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Study Resources :: Text Commentaries :: Don Stewart :: Are the Right Books in the New Testament?

Don Stewart :: Does Each Book of the New Testament Claim to Be the Authoritative Word of God?

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Does Each Book of the New Testament Claim to Be the Authoritative Word of God?

Are the Right Books in the New Testament? – Question 4

While not every New Testament book claims to be the Word of God, each book in the New Testament does contain some type of authoritative claim within its pages. The evidence is as follows:

1. The Evidence from the Four Gospels

Each of the four gospels gives claims of divine authority. We can see this as we examine their testimony.


To begin with, Matthew records Old Testament prophecy being fulfilled in his book. For example, he says the following concerning Jesus’ conception:

All this took place to fulfill what had been spoken by the Lord through the prophet: “Look, the virgin shall conceive and bear a son, and they shall name him Emmanuel,” which means, “God is with us.” (Matthew 1:22-23> NRSV)

Later, he also stated:

When he [Joseph] arose, he took the young child and his mother by night, and departed into Egypt: And was there until the death of Herod: that it might be fulfilled which was spoken of the Lord by the prophet, saying, Out of Egypt have I called my son. (Matthew 2:14-15 KJV)

Still later, Matthew wrote the following:

Then what was spoken through Jeremiah the prophet was fulfilled: A voice was heard in Ramah, weeping, and great mourning, Rachel weeping for her children; and she refused to be consoled, because they were no more. (Matthew 2:17 HCSB)

These passages are consistent with the idea that Matthew believed his writings carried divine authority. He cites the fulfillment of Old Testament Scripture in the life and ministry of Jesus. This certainly implies divine authority.


Mark’s work is about the “good news” of Jesus. We read the following words in the opening verse of his gospel:

The beginning of the gospel of Jesus Christ, the Son of God. (Mark 1:1 KJV)

Mark also cites the Old Testament prophets as predicting Jesus’ coming to the world. He wrote the following explanation:

As it is written in the prophet Isaiah, “See, I am sending my messenger ahead of you, who will prepare your way.” (Mark 1:2 NRSV)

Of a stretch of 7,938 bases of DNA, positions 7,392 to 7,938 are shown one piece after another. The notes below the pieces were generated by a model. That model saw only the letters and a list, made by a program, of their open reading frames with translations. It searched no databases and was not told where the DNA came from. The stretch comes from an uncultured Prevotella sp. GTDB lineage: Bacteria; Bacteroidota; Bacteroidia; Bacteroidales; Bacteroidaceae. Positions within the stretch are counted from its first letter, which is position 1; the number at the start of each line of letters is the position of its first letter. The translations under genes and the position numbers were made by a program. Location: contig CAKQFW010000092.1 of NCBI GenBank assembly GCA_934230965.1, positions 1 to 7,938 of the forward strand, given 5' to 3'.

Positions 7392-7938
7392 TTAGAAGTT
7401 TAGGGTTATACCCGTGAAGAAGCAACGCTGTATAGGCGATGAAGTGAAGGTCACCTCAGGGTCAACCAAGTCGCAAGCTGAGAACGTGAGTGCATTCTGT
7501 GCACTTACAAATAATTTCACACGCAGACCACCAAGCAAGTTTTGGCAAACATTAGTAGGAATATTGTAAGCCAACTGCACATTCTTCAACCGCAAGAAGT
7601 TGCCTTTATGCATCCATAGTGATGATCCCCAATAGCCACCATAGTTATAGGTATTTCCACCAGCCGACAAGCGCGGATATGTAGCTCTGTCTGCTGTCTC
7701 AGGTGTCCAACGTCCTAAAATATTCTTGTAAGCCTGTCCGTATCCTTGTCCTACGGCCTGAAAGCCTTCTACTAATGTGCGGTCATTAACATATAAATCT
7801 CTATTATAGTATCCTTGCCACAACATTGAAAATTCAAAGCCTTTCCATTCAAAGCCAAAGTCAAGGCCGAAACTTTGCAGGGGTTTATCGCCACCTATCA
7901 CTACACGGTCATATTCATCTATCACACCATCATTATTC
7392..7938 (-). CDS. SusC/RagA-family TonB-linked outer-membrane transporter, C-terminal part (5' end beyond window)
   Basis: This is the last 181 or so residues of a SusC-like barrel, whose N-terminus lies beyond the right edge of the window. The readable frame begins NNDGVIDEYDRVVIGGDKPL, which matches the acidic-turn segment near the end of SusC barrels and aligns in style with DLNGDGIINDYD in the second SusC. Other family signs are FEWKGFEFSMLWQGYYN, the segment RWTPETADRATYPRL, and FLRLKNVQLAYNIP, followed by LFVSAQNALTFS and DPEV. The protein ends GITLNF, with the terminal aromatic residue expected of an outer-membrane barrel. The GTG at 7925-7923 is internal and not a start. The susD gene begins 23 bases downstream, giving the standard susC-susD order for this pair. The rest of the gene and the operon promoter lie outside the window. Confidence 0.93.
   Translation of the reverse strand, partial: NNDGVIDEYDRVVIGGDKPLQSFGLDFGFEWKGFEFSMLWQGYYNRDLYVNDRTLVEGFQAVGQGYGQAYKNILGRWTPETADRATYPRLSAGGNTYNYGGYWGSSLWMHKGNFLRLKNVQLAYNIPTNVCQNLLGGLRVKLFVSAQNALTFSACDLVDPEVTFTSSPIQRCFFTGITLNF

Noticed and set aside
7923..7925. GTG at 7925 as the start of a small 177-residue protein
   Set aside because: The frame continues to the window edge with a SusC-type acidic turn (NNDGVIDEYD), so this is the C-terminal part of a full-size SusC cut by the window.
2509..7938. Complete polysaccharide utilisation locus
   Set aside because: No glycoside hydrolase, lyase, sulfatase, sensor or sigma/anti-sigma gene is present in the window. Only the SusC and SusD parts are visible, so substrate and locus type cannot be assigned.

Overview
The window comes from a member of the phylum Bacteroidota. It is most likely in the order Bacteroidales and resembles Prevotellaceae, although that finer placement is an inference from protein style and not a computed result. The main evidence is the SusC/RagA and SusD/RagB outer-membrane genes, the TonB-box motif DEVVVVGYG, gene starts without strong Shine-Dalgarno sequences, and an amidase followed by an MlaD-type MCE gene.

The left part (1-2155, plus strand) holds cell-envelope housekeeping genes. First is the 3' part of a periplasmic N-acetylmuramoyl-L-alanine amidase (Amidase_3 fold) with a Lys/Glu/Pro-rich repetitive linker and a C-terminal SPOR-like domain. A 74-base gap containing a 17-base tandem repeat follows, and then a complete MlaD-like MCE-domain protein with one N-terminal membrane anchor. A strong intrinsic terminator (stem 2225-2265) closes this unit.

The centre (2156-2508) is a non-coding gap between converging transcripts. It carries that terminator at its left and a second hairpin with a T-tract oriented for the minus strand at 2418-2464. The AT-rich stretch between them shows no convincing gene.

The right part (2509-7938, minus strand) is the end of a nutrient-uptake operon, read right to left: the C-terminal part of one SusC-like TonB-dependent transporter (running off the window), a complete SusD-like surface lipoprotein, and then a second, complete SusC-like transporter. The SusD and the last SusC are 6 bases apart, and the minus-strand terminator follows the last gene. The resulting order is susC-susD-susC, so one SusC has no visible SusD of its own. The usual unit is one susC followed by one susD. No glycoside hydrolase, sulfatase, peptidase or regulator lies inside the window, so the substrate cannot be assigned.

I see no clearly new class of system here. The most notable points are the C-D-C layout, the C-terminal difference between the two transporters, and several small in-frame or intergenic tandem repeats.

Like Matthew, Mark writes about the life of Jesus with authority. He cites the fulfillment of certain Old Testament prophecies. Again, this implies divine authority.


Luke stated precisely the reason why he wrote his gospel; he wanted his readers to know the exact truth about Jesus. He wrote the following in his introduction:

Now many have undertaken to compile an account of the things that have been fulfilled among us, like the accounts passed on to us by those who were eyewitnesses and servants of the word from the beginning. So it seemed good to me as well, because I have followed all things carefully from the beginning, to write an orderly account for you, most excellent Theophilus, so that you may know for certain the things you were taught. (Luke 1:1-4 TNIV)

Luke wanted to give an accurate portrayal of what occurred; his aim was to tell the truth about Jesus.


John wrote for the distinct purpose of causing people to believe in Jesus. He made the following statement as to his purpose for writing:

Now Jesus did many other signs in the presence of his disciples, which are not written in this book. But these are written so that you may come to believe that Jesus is the Messiah, the Son of God, and that through believing you may have life in his name. (John 20:30-31 NRSV)

This makes it clear that John had a definite purpose in mind when he wrote. He wanted to create belief in Jesus the Messiah.

Therefore, from each of the four gospels, there is an implicit or explicit, claim to giving an accurate and authoritative portrait of Jesus.

2. The Testimony of the Book of Acts

The Book of Acts records what Jesus continued to do after His death, resurrection and ascension. Luke wrote:

In my former book, Theophilus, I wrote about all that Jesus began to do and to teach until the day he was taken up to heaven, after giving instructions through the Holy Spirit to the apostles he had chosen. (Acts 1:1-2 TNIV)

Acts also records the fulfillment of Old Testament prophecy. For example, on the Day of Pentecost, it records that the following took place:

Some, however, made fun of them [the apostles] and said, “They have had too much wine.” Then Peter stood up with the Eleven, raised his voice and addressed the crowd: ‘Fellow Jews and all of you who live in Jerusalem, let me explain this to you; listen carefully to what I say. These men are not drunk, as you suppose. It’s only nine in the morning! No, this is what was spoken by the prophet Joel.’ (Acts 2:13-16 TNIV)

Acts, like the four gospels, records the divine authority given to Jesus and His apostles.

3. The Evidence from the Letters of Paul